As highlighted in a previous post, Section 101 (Alice) rejections have been increasingly applied according to constantly evolving guidelines that make it difficult to avoid or overcome allegations that a claim is directed to an abstract idea. As evidenced by the examples provided in the above-linked post and even in a recent post about an ex parte appeal by Facebook, appealing Alice rejections can be very challenging, as the Board is likely to affirm an Examiner’s findings in a large majority of cases.
However, a new, precedential decision out of the U.S. Court of Appeals for the Federal Circuit may provide more ammo for supporting an applicant’s appeal of an Alice rejection. In the decision, the subject matter eligibility of US 6,154,844 (owned by Plaintiff-Appellee, Finjan, Inc.) was evaluated, using claim 1 as a representative for all of the claims of the patent. Claim 1 of the ‘844 patent is reproduced below:
1. A method comprising:
receiving by an inspector a Downloadable;
generating by the inspector a first Downloadable security profile that identifies suspicious code in the received Downloadable; and
linking by the inspector the first Downloadable security profile to the Downloadable before a web server makes the Downloadable available to web clients.
In a refreshing departure from many recent decisions relating to Section 101, the Federal Circuit found this claim (and thus the entirety of the ‘844 patent) to be patent eligible, stating that the claimed method does “a good deal more” than the “perfectly conventional” approaches of virus screening and performing a virus scan on an intermediary computer. The Federal Circuit provides the following explanation to support the differentiation between the claimed method and so-called conventional virus scanning approaches:
Claim 1 of the ’844 patent scans a downloadable and attaches the virus scan results to the downloadable in the form of a newly generated file: a “security profile that identifies suspicious code in the received Downloadable.” The district court’s claim construction decision emphasizes that this “identif[y] suspicious code” limitation can only be satisfied if the security profile includes “details about the suspicious code in the received downloadable, such as . . . ‘all potentially hostile or suspicious code operations that may be attempted by the Downloadable.’” Finjan, Inc. v. Blue Coat Sys., Inc., No. 13-CV-03999-BLF, 2014 WL 5361976, at *9 (N.D. Cal. Oct. 20, 2014). The security profile must include the information about potentially hostile operations produced by a “behavior-based” virus scan. This operation is distinguished from traditional, “code-matching” virus scans that are limited to recognizing the presence of previously-identified viruses, typically by comparing the code in a downloadable to a database of known suspicious code.
The Federal Circuit also found the claim to constitute an improvement in computer functionality, stating:
The “behavior-based” approach to virus scanning was pioneered by Finjan and is disclosed in the ’844 patent’s specification. In contrast to traditional “code-matching” systems, which simply look for the presence of known viruses, “behavior-based” scans can analyze a downloadable’s code and determine whether it performs potentially dangerous or unwanted operations—such as renaming or deleting files. Because security profiles communicate the granular information about potentially suspicious code made available by behavior-based scans, they can be used to protect against previously unknown viruses as well as “obfuscated code”—known viruses that have been cosmetically modified to avoid detection by code-matching virus scans. The security profile approach also enables more flexible and nuanced virus filtering. After an inspector generates a security profile for a downloadable, a user’s computer can determine whether to access that downloadable by reviewing its security profile according to the rules in whatever “security policy” is associated with the user. Administrators can easily tailor access by applying different security policies to different users or types of users. And having the security profile include information about particular potential threats enables administrators to craft security policies with highly granular rules and to alter those security policies in response to evolving threats.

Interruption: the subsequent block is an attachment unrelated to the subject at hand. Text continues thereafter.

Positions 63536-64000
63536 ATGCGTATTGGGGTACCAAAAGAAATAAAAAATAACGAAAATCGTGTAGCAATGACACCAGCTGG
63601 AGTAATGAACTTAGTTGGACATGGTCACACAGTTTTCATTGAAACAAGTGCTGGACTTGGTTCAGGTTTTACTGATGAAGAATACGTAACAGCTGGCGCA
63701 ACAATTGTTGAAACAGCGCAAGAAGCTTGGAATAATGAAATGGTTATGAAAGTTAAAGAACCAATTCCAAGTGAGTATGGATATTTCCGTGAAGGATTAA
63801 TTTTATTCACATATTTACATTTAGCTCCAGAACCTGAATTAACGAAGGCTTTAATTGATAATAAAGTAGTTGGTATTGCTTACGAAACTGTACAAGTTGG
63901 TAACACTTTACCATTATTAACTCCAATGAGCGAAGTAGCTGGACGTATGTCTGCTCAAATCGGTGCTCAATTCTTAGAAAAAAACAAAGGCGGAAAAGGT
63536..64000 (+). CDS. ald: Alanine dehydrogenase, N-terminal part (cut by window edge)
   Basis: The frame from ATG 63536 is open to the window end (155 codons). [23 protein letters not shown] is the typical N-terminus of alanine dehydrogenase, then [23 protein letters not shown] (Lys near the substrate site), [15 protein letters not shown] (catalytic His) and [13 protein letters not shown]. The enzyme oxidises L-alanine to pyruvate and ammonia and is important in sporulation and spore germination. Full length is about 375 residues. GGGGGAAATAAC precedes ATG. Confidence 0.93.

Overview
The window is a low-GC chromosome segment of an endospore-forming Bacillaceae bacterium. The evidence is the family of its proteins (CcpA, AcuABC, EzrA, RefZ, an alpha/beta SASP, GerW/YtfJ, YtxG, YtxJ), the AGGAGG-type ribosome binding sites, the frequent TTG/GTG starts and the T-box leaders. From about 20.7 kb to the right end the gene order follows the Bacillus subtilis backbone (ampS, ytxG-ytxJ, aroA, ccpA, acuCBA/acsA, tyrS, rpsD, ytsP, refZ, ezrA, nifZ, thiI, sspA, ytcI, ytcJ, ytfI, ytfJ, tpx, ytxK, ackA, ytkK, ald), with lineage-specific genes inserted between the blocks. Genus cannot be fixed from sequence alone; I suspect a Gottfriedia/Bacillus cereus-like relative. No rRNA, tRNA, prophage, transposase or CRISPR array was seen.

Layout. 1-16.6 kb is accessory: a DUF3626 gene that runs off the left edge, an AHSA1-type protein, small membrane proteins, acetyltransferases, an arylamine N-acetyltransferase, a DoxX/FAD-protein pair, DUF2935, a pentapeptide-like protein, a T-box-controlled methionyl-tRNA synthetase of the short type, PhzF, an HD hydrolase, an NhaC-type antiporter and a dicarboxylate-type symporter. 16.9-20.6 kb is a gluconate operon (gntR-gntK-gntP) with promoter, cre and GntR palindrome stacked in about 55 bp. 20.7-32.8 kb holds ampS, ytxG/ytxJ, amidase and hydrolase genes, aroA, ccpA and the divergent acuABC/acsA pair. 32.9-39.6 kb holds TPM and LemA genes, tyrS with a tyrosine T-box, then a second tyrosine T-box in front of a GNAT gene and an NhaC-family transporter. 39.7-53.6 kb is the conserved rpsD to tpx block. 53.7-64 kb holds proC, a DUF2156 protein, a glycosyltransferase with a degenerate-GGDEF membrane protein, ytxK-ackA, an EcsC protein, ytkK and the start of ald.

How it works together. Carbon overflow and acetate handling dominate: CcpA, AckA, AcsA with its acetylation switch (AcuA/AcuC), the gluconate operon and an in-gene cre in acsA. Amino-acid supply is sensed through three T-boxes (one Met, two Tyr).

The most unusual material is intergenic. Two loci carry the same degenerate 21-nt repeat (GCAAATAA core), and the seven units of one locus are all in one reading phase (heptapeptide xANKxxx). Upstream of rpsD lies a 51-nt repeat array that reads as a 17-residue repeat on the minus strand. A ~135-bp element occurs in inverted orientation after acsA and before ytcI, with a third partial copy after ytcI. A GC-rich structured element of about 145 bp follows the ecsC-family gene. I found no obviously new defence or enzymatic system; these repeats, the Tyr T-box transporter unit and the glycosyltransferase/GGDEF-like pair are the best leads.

The Federal Circuit cites Enfish as supporting the above findings, noting that the method of claim 1 “employs a new kind of file that enables a computer security system to do things it could not do before.” In responding to the arguments of Defendant-Appellant Blue Coat Systems, Inc., which cited cases such as Apple, Inc. v. Ameranth, Inc. that invalidated claims relating to computer systems, the Federal Circuit maintains that the claims of the ‘844 patent are different in that they recite more than a mere result. Instead, the Federal Circuit states, the claims of the ‘844 patent “recite specific steps—generating a security profile that identifies suspicious code and linking it to a downloadable—that accomplish the desired result.”
The Finjan decision supports the takeaways from our prior posts—notably the importance of ensuring that your claims (and arguments) are written to clearly provide a technical solution to a technical problem. Particularly in the Finjan decision, the technical problem of securing downloadable files is immediately apparent in the words of the claim, and it is easily relatable given that everyday computer users are typically very familiar with the risks of downloading files from the Internet.
Out of curiosity, we again referenced the machine learning algorithm that predicts whether claims are eligible under Section 101. Claim 1 of the ‘844 patent, as quoted above, scored as only being 49% likely to be considered patent eligible. It will be interesting to see how scores will change once the algorithm accounts for the findings of the Finjan decision.